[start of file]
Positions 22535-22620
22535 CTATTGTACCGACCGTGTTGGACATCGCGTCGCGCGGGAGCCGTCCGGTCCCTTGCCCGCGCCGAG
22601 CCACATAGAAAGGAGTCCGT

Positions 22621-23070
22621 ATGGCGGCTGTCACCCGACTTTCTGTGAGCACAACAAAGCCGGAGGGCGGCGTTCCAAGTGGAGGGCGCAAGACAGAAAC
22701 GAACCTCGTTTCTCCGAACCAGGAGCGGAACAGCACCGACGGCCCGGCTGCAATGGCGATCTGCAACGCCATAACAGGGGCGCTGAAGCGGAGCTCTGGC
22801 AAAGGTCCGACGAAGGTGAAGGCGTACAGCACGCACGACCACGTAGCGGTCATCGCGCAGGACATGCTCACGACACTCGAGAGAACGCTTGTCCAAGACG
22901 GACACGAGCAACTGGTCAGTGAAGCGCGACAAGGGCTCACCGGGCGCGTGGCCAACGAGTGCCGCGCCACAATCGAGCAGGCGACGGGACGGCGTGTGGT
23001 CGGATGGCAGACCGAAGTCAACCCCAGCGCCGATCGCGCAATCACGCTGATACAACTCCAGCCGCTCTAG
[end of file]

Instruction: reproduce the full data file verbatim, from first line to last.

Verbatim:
Positions 22535-22620
22535 CTATTGTACCGACCGTGTTGGACATCGCGTCGCGCGGGAGCCGTCCGGTCCCTTGCCCGCGCCGAG
22601 CCACATAGAAAGGAGTCCGT

Positions 22621-23070
22621 ATGGCGGCTGTCACCCGACTTTCTGTGAGCACAACAAAGCCGGAGGGCGGCGTTCCAAGTGGAGGGCGCAAGACAGAAAC
22701 GAACCTCGTTTCTCCGAACCAGGAGCGGAACAGCACCGACGGCCCGGCTGCAATGGCGATCTGCAACGCCATAACAGGGGCGCTGAAGCGGAGCTCTGGC
22801 AAAGGTCCGACGAAGGTGAAGGCGTACAGCACGCACGACCACGTAGCGGTCATCGCGCAGGACATGCTCACGACACTCGAGAGAACGCTTGTCCAAGACG
22901 GACACGAGCAACTGGTCAGTGAAGCGCGACAAGGGCTCACCGGGCGCGTGGCCAACGAGTGCCGCGCCACAATCGAGCAGGCGACGGGACGGCGTGTGGT
23001 CGGATGGCAGACCGAAGTCAACCCCAGCGCCGATCGCGCAATCACGCTGATACAACTCCAGCCGCTCTAG